The following is taken from Cattle: Their Breeds, Management, and Diseases, By William Youatt, 1834
There is a peculiarity in driving the ox team, which is very pleasing to the stranger, and the remembrance of which, connected with his early days, the native does not soon lose. A man and a boy attend each team; the boy chants that which can scarcely be regarded as any distinct tune, but which is a very pleasing succession of sounds, resembling the countertenor in the service of the cathedral. He sings away with unwearied lungs, as he trudges along almost from morning to night, while every now and then the ploughman, as he directs the movement of the team, puts in his lower notes, but in perfect concord. When the traveler stops in one of the Devonshire valleys, and hears this simple music from the drivers of the ploughs on the slope of the hill on either side, he experiences a pleasure which this operation of husbandry could scarcely be supposed to be capable of affording. This chanting is said to animate the oxen somewhat in the same way as the musical bells that are so prevalent in the same county. Certainly the oxen move along with an agility that would be scarcely expected from cattle; and the team may be watched a long while without one harsh word being heard, or the goad or the whip applied. The opponents of ox husbandry should visit the valleys of north or south Devon, to see what this animal is capable of performing, and how he performs it.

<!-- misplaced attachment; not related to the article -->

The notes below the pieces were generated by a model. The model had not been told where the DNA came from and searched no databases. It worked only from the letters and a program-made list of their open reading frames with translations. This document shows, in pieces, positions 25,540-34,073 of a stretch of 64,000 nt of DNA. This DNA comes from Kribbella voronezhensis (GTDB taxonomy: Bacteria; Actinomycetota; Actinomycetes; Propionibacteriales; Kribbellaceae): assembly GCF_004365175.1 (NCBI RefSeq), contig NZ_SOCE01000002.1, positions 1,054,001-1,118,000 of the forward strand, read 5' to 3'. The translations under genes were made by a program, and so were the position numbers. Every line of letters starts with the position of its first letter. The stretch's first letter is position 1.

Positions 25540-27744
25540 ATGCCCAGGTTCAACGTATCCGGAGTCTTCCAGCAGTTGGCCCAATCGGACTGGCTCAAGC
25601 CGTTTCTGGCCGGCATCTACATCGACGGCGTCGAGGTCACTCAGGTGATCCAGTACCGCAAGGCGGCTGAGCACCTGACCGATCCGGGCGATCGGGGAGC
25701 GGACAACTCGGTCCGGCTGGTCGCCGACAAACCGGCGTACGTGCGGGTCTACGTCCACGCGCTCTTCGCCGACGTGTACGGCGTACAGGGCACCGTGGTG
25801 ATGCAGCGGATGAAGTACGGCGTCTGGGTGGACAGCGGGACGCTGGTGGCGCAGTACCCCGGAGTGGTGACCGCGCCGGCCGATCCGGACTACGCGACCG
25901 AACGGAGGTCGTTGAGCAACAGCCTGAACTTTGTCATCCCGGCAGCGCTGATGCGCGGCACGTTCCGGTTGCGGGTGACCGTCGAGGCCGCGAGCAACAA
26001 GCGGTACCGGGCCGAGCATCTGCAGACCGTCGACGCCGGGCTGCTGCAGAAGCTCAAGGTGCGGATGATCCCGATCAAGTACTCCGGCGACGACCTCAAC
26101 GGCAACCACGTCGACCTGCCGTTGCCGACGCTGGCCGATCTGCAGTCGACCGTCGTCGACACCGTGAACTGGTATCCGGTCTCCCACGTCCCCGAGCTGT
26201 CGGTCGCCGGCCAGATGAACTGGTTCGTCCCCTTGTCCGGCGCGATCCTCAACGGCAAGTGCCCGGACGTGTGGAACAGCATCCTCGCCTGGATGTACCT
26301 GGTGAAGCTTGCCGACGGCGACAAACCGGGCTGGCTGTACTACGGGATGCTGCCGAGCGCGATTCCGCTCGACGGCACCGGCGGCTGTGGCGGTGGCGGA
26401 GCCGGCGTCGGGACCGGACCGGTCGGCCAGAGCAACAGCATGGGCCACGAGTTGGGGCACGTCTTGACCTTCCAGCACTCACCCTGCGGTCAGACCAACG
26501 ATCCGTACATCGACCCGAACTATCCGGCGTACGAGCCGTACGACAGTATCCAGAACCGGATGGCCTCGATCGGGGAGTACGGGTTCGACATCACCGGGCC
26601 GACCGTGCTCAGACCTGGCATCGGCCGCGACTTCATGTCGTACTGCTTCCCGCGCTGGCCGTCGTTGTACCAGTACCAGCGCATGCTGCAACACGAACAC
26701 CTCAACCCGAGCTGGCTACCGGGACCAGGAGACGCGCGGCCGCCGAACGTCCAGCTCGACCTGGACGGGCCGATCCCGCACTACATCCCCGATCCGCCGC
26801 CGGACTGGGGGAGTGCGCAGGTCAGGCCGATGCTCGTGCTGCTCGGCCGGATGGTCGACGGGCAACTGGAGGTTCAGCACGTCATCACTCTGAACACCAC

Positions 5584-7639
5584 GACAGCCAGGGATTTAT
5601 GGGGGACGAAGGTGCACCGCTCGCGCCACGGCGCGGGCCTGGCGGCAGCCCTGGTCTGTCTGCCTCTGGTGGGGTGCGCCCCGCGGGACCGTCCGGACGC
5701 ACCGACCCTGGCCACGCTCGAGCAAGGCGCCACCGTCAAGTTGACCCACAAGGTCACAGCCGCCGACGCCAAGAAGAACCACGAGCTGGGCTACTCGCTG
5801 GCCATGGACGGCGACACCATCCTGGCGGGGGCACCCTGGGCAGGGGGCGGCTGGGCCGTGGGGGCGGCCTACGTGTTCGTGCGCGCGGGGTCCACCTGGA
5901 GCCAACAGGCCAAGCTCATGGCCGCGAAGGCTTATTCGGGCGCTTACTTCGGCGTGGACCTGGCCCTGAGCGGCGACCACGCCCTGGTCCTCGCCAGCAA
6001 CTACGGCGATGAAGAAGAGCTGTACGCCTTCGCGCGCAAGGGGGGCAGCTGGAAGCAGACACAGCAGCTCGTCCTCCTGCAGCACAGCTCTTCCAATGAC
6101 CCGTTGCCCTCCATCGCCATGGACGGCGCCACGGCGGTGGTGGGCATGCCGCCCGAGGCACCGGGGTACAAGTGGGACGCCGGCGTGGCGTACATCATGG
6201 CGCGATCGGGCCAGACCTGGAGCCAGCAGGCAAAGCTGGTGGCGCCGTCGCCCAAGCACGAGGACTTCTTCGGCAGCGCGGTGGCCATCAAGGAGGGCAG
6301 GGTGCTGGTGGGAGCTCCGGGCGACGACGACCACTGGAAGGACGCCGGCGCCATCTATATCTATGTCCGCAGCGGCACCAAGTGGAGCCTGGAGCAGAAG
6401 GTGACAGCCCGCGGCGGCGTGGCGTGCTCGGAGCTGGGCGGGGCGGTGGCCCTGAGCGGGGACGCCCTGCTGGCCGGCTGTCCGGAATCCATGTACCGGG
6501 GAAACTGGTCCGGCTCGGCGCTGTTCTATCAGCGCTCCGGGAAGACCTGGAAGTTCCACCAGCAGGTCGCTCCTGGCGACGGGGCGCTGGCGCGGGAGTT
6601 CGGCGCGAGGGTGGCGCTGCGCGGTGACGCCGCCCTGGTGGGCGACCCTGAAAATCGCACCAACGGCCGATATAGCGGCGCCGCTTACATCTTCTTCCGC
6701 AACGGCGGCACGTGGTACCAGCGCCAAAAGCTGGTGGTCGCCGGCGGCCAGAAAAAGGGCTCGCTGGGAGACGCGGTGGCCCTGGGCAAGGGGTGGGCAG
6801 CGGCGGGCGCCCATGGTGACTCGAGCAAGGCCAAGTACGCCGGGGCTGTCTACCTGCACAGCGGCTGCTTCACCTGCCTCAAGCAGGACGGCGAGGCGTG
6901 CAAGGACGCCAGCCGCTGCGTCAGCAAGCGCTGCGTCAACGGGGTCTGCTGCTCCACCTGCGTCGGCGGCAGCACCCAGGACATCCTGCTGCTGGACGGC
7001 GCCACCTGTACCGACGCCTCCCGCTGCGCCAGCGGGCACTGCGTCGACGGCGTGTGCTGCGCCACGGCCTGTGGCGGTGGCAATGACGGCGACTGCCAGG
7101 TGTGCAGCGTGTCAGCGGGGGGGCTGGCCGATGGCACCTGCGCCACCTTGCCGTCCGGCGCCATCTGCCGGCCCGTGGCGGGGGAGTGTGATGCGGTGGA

This is a link to a 1988 newspaper article about the history of the Devon breed and their attributes.